This year at Roskilde festival, you can experience a performance by artist Nana Francisca Schottländer (DK). During three days at the festival Nana Francisca Schottländer will live, sleep, eat and conduct a peaceful, contemplative existence exposed in a glass house in the middle of a busy passage outside the main areas of the festival. She will examine the meetings, exchanges and moments that her presence can provoke amongst the guests at a festival always in a stage of flux. If the encounters are determined by context, then how do we meet each other in this particular space?
We had a conversation with performance artist Nana Francisca Schottländer, after her first day in the glass house, about her experience of the festival so far.
#1. What expectations do you have for your performance at this year’s Roskilde festival?
It’s hard to know, what to expect. It’s very difficult to predict hοw people react to these things. In Nørgaard people were surprised to see/meet a living body and person in the shop window, and this turned out to be an effective way to initiate the interactions and encounters with them. Here in Roskilde, people already pretty much expect anything, so it’s difficult to counter their expectations radically. I think the contrast will be between the quiet, contemplative life inside the house and then the festival madness on the other side of the glass. I hope that this clash will provide a fertile ground for exploring how we meet each other and also ourselves, in this context. But I can’t predict anything.
#2. During your first performance at the danish fashion store Mads Nørregaard in Copenhagen, you spend three days inside the shop window. What, in relation to this performance, made you proceed onwards?
The experience in Nørgaard was very rewarding. Extremely challenging but also reassuring, because I experienced how willing people were/are to relate, to understand, to venture into something and to meet what they don’t understand. This made me want to dive deeper into an exploration of meetings and encounters, of the beauty of the ordinary and the atmosphere or field that human presence can create.
#3. How will the performance at Roskilde festival be different?
(After the first 12 hours) It is different here because people here are already in a state different to ordinary life, and they bend the normal modes of behavior, they are extremely willing to interact and explore, and they already expect the unexpected. I’m overwhelmed by the massive attention this has attracted and am trying to find my feet in it.
#4. How did you get inspired to do the performance, and why a festival?
I find ordinary life deeply interesting and moving, when I’m allowed to watch it, to be absorbed by it. The vulnerability is contagious and I believe that the encounters that can arise from the vulnerability of the ordinary, when it’s exposed and framed, can affect us in minuscule but meaningful ways. It’s interesting to explore how these dynamics work at a festival.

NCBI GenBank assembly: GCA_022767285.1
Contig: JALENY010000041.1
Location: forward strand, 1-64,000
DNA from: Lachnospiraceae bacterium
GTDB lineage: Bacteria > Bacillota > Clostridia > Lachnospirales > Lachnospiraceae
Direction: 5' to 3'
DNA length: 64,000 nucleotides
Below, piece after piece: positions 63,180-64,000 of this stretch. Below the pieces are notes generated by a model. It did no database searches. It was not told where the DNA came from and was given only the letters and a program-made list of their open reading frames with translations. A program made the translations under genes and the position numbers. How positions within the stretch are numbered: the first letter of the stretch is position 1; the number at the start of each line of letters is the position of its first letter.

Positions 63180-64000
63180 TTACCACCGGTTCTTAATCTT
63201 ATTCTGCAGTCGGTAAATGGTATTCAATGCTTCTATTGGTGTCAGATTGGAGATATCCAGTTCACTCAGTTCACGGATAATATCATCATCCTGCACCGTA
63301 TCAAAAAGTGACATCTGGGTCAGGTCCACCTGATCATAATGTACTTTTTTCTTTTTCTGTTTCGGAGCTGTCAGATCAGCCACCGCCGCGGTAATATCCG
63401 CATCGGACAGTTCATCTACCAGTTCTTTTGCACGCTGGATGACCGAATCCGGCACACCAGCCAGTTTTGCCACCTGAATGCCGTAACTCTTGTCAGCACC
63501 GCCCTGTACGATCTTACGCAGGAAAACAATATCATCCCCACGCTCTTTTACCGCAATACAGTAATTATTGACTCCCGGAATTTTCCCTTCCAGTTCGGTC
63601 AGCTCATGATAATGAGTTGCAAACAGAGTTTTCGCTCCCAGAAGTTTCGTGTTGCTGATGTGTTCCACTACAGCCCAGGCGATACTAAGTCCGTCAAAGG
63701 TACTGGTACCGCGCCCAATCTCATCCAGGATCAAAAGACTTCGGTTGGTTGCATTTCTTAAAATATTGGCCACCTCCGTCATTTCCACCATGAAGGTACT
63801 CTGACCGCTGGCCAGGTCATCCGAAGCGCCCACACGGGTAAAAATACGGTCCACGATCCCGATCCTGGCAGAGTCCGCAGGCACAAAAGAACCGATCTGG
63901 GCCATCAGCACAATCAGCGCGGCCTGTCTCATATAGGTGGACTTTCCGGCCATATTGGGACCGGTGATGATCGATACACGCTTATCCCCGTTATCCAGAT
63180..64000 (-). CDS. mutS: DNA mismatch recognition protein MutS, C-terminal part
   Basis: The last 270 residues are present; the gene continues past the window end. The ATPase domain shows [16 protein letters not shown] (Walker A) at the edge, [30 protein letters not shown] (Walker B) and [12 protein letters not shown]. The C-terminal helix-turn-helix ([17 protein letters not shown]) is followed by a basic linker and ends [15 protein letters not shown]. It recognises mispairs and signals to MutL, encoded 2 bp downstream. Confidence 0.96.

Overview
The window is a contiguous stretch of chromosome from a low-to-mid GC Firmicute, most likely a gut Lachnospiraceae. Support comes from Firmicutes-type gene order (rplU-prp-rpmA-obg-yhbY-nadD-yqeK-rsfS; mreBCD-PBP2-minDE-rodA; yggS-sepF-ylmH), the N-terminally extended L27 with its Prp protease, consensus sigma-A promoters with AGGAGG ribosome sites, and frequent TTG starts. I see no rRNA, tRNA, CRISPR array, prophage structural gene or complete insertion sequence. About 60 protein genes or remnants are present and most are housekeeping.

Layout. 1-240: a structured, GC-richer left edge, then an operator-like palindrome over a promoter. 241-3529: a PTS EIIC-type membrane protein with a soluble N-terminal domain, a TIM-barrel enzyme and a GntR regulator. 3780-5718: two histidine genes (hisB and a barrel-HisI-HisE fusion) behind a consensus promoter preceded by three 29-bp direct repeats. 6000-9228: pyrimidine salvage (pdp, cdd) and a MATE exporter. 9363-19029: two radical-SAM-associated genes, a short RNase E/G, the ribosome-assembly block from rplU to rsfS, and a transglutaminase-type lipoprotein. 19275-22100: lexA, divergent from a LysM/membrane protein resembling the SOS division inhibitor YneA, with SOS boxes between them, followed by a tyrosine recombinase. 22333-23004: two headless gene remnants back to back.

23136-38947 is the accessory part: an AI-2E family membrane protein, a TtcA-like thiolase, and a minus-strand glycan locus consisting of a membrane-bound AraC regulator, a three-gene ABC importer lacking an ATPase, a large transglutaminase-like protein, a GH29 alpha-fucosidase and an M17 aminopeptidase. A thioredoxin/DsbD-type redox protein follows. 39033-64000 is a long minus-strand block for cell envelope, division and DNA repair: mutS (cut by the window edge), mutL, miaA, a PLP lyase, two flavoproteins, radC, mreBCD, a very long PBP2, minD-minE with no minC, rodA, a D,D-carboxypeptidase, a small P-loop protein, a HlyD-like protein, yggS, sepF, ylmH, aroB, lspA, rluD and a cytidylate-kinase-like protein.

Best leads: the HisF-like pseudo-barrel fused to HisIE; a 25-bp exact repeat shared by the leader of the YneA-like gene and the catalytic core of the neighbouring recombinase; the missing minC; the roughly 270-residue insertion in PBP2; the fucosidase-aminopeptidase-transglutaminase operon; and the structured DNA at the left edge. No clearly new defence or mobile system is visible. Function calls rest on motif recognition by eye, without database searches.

#5. Do you have a special relationship to the festival?
I’ve been here once before, in 2000. That year several people were crushed to death at orange stage. I haven’t been back since then, so to me the festival is both party, state of emergency and death.
#6. Is there a specific reason for the performance to have a continuity of 3 days?
I find that the first 24 hours are a journey in – the journey takes a while and the longer I stay, the more dense my presence becomes, and the more it affects and is affected by the people and the surroundings. The mutual dynamics develop. This takes time. But as for now, in this setup, 3 days are what I am capable of. It’s a quite extreme exposure and I’m very much ‘on’.
#7. Practically, how do you do things like use the toilet, get food or drinks while situated in a glasshouse for three days?
I have supplies with me to last, and then I trade with people and they are very generous. I can pee in a container in the house or go to the toilet. I’m not a captive: the house is the framework and the starting point, but I’m not confined to stay in there at all times.
#8. How do you prepare for the performance in advance? (any special rituals or diets?)
I’m a practicing Buddhist, and I use my practice to deepen my sense of what I want to unfold and to find the courage and strength to do it. And then it’s a lot of practical work setting it all up – with a lot of help from great and talented people. Working with them is also part of getting ready.
#9. What is the future relation between performance art and Roskilde festival? do you see an increasing interest?
I don’t know – I think the combination holds a lot of potential, but performance art is also a quite fragile art form, it requires attention and devotion and I don’t know how long and deep the attention span of the festival guests is. I’m learning as I write…
#10. Will you be attending the festival as a guest after your performance?
Yes, but I may take a break to return.
*Pictures: Kristian Haarløv (2-4), Sara Gangsted, Berlinske (5-6)